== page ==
If you were trying to accomplish something you love, and had worked extremely hard, over a long period of time – and finally got it – imagine how thrilled you would be. Then you got hurt and the person who wasn’t quite as good as you took over. While you’re working to get back in tiptop shape, your “understudy” is performing really well. So much so that your group wins. Without you. In the field in which you work, people outside of it have short memories. They loved you when you were doing well but criticized you when you weren’t, especially when your company wasn’t winning.
Answer honestly, are you be hoping the “next guy in line” 1) does great, 2) does just well enough so that your team wins, 3) flops, but somehow your team wins or 4) does horribly, independent of whether the team wins or loses? That is the test of every first teamer who lost his job because of injury.
It happened to the San Francisco 49ers starting quarterback Alex Smith. Keep in mind that Smith was the overall #1 pick in the 2005 NFL draft. You can’t get drafted any higher and the expectations mirror your selection, only more so. Smith had to learn the offensive philosophy from the offensive coordinator because in the pros the head coach really coaches the coaches. The assistant coaches coach their respective position players, with the coordinator in charge of the offense or defense. If that sounds a little complicated, consider that Alex Smith had five different offensive coordinators in his first five years.
The NFL is the college game on steroids. Everyone is bigger, stronger, faster. The defensive coordinator is trying to make the game so difficult for the opposing QB – especially a young one – and the game has become so sophisticated that not only do teams change defenses, e.g. from a 3-4 to a 4-3, they change defensive looks within the same defense. Worse yet, players have become so specialized that there are third down and long defensive linemen, nickel backs and guys who function so much better in one blitz package over another, their PT is limited to just such situations. It’s nearly impossible for an inexperienced QB to succeed early in a career. Ask Peyton Manning.
Alex Smith did not succeed. Some fans didn’t think he was the guy to lead the 49ers back to championship contenders – and they were the ones who liked Smith. The others ridiculed him – and the club – for wasting a #1 pick on someone so incompetent. In walked Jim Harbaugh who, when asked what college QBs he’d like to get for his new team said he thought Alex Smith would be fine. The fans thought he as kidding. Maybe he was but it was the beginning of the Harbaugh-Smith-49er fans love affair.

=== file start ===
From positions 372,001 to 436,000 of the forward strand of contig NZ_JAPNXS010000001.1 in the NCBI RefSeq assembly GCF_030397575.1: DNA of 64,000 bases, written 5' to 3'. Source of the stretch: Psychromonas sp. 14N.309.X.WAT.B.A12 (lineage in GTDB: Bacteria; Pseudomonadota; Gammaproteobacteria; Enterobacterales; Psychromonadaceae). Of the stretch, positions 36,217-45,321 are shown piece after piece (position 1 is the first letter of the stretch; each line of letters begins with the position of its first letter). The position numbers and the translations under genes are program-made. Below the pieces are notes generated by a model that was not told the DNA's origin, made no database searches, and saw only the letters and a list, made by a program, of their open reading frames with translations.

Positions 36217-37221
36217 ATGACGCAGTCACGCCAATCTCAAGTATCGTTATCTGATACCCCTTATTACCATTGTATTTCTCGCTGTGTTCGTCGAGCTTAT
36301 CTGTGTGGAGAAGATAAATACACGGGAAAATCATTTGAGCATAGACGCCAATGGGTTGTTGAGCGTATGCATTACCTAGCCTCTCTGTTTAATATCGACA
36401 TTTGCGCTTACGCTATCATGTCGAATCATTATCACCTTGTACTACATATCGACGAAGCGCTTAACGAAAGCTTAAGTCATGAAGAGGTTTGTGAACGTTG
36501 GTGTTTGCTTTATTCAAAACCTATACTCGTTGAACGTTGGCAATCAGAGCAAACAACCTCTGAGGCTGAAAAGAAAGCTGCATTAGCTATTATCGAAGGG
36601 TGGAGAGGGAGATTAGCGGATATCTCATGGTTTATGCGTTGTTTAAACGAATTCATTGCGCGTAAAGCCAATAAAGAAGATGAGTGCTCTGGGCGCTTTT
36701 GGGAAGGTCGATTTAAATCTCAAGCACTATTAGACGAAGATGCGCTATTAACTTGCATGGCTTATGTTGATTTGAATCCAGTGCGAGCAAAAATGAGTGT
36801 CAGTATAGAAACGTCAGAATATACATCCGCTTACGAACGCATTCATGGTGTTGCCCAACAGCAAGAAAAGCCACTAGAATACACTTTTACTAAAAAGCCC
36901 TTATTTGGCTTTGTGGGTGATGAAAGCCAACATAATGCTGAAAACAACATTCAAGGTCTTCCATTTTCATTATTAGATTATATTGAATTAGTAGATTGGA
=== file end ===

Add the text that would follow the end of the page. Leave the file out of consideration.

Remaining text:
Then Smith went down with a concussion. It wasn’t diagnosed immediately. When Smith was not cleared, Harbaugh had to go to the bench for a substitute. He chose a second year QB, Colin Kaepernick. Wouldn’t you know it? Kaepernick led the Niners to victory. After the win, Smith was asked about how he felt watching his backup play?
Remember the hypothetical question an four choices at the beginning of this blog? Here was Alex Smith’s reply: “If you can’t be happy for your teammate’s success you’re playing the wrong sport. Go play tennis or golf or something … That doesn’t belong in team sports. It’s the quarterback position. It gets a lot of attention. We’re going to get talked about.”
Would that have been how you felt? The difference between players who are legitimately happy for the team, regardless if the teammate they’re competing with outplays them, as opposed to those who want the team to win – but only if they’re the major part of it – is probably going to determine whether or not your team will win or lose.
During my first year of coaching, in the early 1970s, we were losing and I had a kid who wanted to ask me a question. After I said of course, he kind of stammered, but went on “Well, I want to know why I’m not playing more. Mark is ahead of me and he can’t shoot, can’t pass, can’t dribble (“handle” hadn’t made it’s entrance into the hoops vocabulary yet) and can’t rebound.”
I looked at him and said, “I completely agree with you. Mark isn’t a good shooter, passer, dribbler or rebounder. But he does all of them better than you!” This led to a mantra we would use throughout the rest of the season:
“Just because someone else is doing poorly doesn’t mean you’re doing well.”
P.S. Harbaugh named Kaepernick the starter for the Niners’ next game. Will Smith continue taking the high road? My money’s on him – after all he’s endured.